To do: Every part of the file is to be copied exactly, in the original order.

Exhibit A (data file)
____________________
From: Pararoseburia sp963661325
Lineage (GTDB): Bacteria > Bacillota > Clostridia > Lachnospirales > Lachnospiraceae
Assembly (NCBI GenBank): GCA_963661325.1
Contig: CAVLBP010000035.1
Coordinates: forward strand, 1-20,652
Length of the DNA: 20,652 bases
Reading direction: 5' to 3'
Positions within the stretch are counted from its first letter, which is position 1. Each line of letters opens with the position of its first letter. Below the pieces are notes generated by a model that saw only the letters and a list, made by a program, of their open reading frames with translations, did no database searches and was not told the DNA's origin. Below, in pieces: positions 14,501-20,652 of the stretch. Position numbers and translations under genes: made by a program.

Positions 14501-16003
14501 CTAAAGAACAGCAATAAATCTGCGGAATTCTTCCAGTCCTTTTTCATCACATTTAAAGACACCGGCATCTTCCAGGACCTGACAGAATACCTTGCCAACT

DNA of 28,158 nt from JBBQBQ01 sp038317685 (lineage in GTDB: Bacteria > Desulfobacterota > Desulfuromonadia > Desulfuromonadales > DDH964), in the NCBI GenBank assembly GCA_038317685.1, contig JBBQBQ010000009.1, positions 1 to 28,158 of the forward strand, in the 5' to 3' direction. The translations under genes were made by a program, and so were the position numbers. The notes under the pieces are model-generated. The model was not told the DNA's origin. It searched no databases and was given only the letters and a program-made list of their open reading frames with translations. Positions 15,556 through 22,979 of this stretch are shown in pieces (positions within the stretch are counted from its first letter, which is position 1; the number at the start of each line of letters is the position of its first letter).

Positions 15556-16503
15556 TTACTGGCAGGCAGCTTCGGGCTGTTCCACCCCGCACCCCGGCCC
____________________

From: Pararoseburia sp963661325
Lineage (GTDB): Bacteria > Bacillota > Clostridia > Lachnospirales > Lachnospiraceae
Assembly (NCBI GenBank): GCA_963661325.1
Contig: CAVLBP010000035.1
Coordinates: forward strand, 1-20,652
Length of the DNA: 20,652 bases
Reading direction: 5' to 3'
Positions within the stretch are counted from its first letter, which is position 1. Each line of letters opens with the position of its first letter. Below the pieces are notes generated by a model that saw only the letters and a list, made by a program, of their open reading frames with translations, did no database searches and was not told the DNA's origin. Below, in pieces: positions 14,501-20,652 of the stretch. Position numbers and translations under genes: made by a program.

Positions 14501-16003
14501 CTAAAGAACAGCAATAAATCTGCGGAATTCTTCCAGTCCTTTTTCATCACATTTAAAGACACCGGCATCTTCCAGGACCTGACAGAATACCTTGCCAACT

DNA of 28,158 nt from JBBQBQ01 sp038317685 (lineage in GTDB: Bacteria > Desulfobacterota > Desulfuromonadia > Desulfuromonadales > DDH964), in the NCBI GenBank assembly GCA_038317685.1, contig JBBQBQ010000009.1, positions 1 to 28,158 of the forward strand, in the 5' to 3' direction. The translations under genes were made by a program, and so were the position numbers. The notes under the pieces are model-generated. The model was not told the DNA's origin. It searched no databases and was given only the letters and a program-made list of their open reading frames with translations. Positions 15,556 through 22,979 of this stretch are shown in pieces (positions within the stretch are counted from its first letter, which is position 1; the number at the start of each line of letters is the position of its first letter).

Positions 15556-16503
15556 TTACTGGCAGGCAGCTTCGGGCTGTTCCACCCCGCACCCCGGCCC